I had to swallow my own advice today. I always talk about being apart of the solution and not simply complaining about "problems". I was going to write a rant about this girl's comment that she posted under this article about professional organizations not caring about their retired players well being. What would that have solved? Nothing... I still think it's necessary to look at the comment because it is a reflection of a lot of people's thinking when it comes to athletic transition.
I'm all for the freedom of speech, but the nuances that are missed by the lack of understanding, empathy, and experience as a professional athlete rubbed me the wrong way. Yes, the athlete has a responsibility to look after their well being when their career is over, but it's not as simple as doing press or working with recognizable brands. EVEN THEN! That doesn't equal post career security. Think about it... what if you aren't a marquee player, what if you only get to play one season and then you are cut, what if you have a career ending injury, what if you don't even get to the pro level?
While, there is truth to taking responsibility for yourself, there are also a lot of moving parts that need to be considered when it comes to athletes. These individuals have spent their entire life devoted to ONE THING! The life of a non-athlete and an athlete are totally different. Once you decide to become serious about a sport to forsake everything else, there needs to be an intervention that takes place. The intervention isn't to take away from the athletic pursuit, but to enhance it while simultaneously developing the whole person.
I was sad to read about Greg Oden, one of my fellow Indiana All-Stars, and the struggles he's found himself in over the past couple of years. In the article he laments to himself "what happened the past 10 years?" From being Mr. Basketball (if you are from IN you know this is a big deal), to signing with Ohio State, to being the No 1 draft pick, then to being back at OSU not because he wanted to be but because "he's still trying to figure out his life." This is not a rare occurrence. We see the Shaq's and Manning's of the world that have endorsement deals and commercials, but that is an anomaly.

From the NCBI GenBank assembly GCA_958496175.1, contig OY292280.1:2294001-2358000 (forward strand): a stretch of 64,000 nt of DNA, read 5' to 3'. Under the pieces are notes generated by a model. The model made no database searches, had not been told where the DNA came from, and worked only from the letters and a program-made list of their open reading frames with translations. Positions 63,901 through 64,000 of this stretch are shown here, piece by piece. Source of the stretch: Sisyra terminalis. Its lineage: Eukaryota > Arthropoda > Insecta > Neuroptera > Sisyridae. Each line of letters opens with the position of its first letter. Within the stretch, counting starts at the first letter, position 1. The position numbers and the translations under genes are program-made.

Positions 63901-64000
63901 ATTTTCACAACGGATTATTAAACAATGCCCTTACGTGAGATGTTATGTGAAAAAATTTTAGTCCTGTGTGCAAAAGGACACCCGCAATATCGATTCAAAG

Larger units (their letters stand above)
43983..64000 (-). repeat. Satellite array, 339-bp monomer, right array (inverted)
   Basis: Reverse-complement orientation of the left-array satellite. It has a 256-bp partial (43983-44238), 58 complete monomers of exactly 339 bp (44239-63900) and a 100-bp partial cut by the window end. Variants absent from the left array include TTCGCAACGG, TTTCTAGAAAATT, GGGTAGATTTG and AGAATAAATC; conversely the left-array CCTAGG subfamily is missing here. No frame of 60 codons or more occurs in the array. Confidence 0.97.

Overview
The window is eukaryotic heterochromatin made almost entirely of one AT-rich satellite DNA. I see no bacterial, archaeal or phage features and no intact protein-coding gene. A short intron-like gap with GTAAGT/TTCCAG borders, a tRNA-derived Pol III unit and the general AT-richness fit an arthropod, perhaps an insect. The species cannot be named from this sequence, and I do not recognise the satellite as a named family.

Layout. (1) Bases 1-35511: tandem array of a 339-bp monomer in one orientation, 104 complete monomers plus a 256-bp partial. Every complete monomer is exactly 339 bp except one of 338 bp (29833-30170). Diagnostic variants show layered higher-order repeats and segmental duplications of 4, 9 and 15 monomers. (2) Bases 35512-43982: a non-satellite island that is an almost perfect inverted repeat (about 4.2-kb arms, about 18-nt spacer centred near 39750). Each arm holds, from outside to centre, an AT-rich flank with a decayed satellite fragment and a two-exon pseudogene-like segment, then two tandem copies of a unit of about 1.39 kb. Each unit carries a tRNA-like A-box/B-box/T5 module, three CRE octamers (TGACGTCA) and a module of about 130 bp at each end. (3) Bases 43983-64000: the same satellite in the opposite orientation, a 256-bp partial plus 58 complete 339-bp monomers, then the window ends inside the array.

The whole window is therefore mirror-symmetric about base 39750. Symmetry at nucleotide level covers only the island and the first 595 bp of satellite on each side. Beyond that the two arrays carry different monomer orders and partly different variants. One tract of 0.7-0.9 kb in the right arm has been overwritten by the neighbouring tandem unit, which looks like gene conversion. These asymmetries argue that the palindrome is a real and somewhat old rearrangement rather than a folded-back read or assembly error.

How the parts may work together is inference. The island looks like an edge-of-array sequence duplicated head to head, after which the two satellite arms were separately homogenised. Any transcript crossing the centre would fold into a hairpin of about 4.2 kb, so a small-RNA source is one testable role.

Thousands of players you have never heard of are cut, injured, or retired from the game everyday. Even more college and high school players are going through the exact same situation (on a lower scale). Why then are programs like the NFL rookie symposium and the NFL legends program (which could be beneficial to those that have the foresight to take advantage) touted as the solution?
You can't wait until an athlete goes pro to throw a program at them and say okay start thinking about your life. We are done with you, there is no more money to be made, I hope you can figure out life now.
Remember earlier when I said an intervention needed to happen the minute a young person get serious about a sport? That intervention is called personal development. Dr. Mark Robinson author of Athletic Identity: The Personal Development of the Athlete and founder of The Institute of Player Personal Development has spent the last 25 year studying what is called Athletic identity and it's long term affects on the athlete. His research is extensive and ranges from the elementary school level up to the pro level.
Sidebar: I was fortunate enough to go to the illustrious Howard University, where they instilled in us the need to be great people, and still I watched my peers move on from athletics while I was left feeling defeated, lost, and basically drifting through life. I always had that feeling like Greg... "what the eff happened over these past 20 years?' I'm starting over figuring out who I am without this game. So I started reading personal development books that led me to different experiences and groups of people. I beg to argue that had I started personal development younger AND while I was still competing I probably would not have been so blindsided.
Personal development includes activities that improve awareness and identity, develop talents and potential, build human capital, and facilitate employability. It also enhances quality of life, and contributes to the realization of dreams and aspirations - excerpt from Athletic identity
The business world has long seen the value in personal development. Ask any "successful" (I use the term loosely because everybody's idea of success is different) person and they will tell you about having the right "mindset". Having the right mindset when it comes to athletics is important as you go through the different phases of growth and development as well as the stages of athletic identity development. A holistic approach to development that involves sport is ideal.
Until the subject of athletic identity is seriously considered and personal development initiatives are in put in place at the younger levels we will continue to see what we see in the media.